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Author: CCinOC Big gold star, 5000 posts Add to my Favorite Fools Ignore this person (you won't see their posts anymore) Number: of 127235  
Subject: Re: Mortgages w/o risk--at least for banks Date: 12/2/2013 10:04 PM
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It took 1.5 years for the CFPB (Consumer Finance Protection Bureau] to define what a mortgage is.

It has taken them two years to finesse the concept of "qualified mortgage;" now QM is right around the corner (effective January 10, 2014).

http://www.forbes.com/sites/markgreene/2013/11/15/the-great-...

[quote] The spirit of these guidelines is to define a residential mortgage lending platform that is reasonable and prudent for consumers and lenders, that will keep the world safe from the wild-west lending frenzy that led to the financial collapse of 2007-2008. Mortgage people will tell you that QM and QRM guidelines were written by intellectual academics with no real world mortgage financing experience, thus the “overly” restrictive nature of the limits. CFPB advocates will tell you that mortgage people need clearly defined boundaries with clearly defined consequences attached; otherwise another catastrophic mortgage meltdown is inevitable.

So after hundreds of pages of proposed rules, comments, debate, amendments to proposals, industry lobbying, endless volleying, requisite fear mongering and judgmental assumptions, guess what? We have an industry standard that already exists. The CFPB is in fact late to the game with QM and QRM. Remember those titanic financial consequences that came from the way things used to be? It is the natural order of things in a market economy, that Adam-Smith-invisible-hand corrective forces emerge, and have in fact already changed the way mortgage lending is done. The mortgage approval process is an exercise in information vetting rivaled only by top secret government security clearance background checks. Credit, employment, income and assets are double and tripled checked to within an inch of an applicant’s financial life. If a guideline exception is needed for approval, justification and compensating factors are dissected for proof far beyond a reasonable doubt.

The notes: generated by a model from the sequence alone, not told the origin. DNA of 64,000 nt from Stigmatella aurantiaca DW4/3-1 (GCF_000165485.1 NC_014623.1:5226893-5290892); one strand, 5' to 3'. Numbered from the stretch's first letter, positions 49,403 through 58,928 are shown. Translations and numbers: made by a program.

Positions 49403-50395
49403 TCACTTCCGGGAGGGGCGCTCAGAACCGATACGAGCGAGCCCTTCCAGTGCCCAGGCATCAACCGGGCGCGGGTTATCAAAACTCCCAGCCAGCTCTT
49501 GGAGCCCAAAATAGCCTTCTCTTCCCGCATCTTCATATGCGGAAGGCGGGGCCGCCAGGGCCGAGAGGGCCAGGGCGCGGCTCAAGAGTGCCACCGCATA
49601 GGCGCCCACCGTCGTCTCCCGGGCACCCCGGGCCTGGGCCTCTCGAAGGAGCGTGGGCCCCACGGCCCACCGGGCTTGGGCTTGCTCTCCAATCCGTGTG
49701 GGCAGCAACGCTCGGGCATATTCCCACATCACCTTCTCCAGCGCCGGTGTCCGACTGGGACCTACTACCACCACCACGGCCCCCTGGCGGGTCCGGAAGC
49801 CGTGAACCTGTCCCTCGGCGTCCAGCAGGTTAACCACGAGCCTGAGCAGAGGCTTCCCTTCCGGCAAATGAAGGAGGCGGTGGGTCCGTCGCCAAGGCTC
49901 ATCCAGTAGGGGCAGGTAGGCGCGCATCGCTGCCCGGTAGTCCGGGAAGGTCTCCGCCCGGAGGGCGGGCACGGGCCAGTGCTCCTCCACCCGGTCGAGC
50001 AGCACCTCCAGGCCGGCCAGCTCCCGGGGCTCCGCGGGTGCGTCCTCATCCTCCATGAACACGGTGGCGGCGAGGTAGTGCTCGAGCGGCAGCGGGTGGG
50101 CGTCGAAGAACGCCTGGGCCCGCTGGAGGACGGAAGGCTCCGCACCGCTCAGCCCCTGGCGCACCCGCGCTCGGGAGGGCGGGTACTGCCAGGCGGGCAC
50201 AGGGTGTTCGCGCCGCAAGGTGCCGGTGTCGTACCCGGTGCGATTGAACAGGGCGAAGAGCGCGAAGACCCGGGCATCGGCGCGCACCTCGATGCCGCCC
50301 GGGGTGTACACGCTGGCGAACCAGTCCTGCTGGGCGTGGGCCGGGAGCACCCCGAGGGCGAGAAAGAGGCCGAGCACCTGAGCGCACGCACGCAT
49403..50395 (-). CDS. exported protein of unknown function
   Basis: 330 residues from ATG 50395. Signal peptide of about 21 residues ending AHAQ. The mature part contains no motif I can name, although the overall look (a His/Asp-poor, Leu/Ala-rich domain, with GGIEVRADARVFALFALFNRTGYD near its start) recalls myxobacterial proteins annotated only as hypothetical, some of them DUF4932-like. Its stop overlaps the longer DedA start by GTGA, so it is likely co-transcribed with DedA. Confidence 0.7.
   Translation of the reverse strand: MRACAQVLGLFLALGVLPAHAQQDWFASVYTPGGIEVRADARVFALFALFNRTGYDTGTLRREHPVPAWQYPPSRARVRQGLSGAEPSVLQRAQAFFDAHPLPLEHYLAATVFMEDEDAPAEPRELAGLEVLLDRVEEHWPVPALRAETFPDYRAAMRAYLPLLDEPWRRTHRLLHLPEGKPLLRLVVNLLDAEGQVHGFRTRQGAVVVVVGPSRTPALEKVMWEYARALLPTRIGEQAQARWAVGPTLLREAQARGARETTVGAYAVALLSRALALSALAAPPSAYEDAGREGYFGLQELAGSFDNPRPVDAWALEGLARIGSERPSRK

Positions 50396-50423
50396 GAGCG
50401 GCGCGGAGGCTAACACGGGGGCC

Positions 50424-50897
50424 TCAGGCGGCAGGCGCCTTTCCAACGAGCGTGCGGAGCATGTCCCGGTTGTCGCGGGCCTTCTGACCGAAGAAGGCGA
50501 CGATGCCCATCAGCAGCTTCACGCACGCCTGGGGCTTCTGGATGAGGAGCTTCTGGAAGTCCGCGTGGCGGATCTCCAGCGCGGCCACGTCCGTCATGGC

Mortgage lenders have no appetite for loans that may go bad, the consequences are too far reaching, and the sins of the past are still warm and steamy.

Enter the great debt ratio argument. The CFPB through the new QM and QRM underwriting guidelines, have decided that the absolute maximum debt ratio for any borrower should not exceed 43%. That means that the proposed mortgage payment, including real estate taxes, homeowner’s insurance, mortgage insurance and if applicable, common area fees (Homeowner’s Association Fees, Maintenance Fees, Co-op fees, etc.), along with all other recurring monthly consumer debt (auto loans/leases, student loans, alimony/support payments, personal loans, credit card payments, etc.), cannot exceed 43% of a borrower’s gross monthly income. [quote]

After January 10, don't even bother applying if your DTI is even a fraction over 43%.
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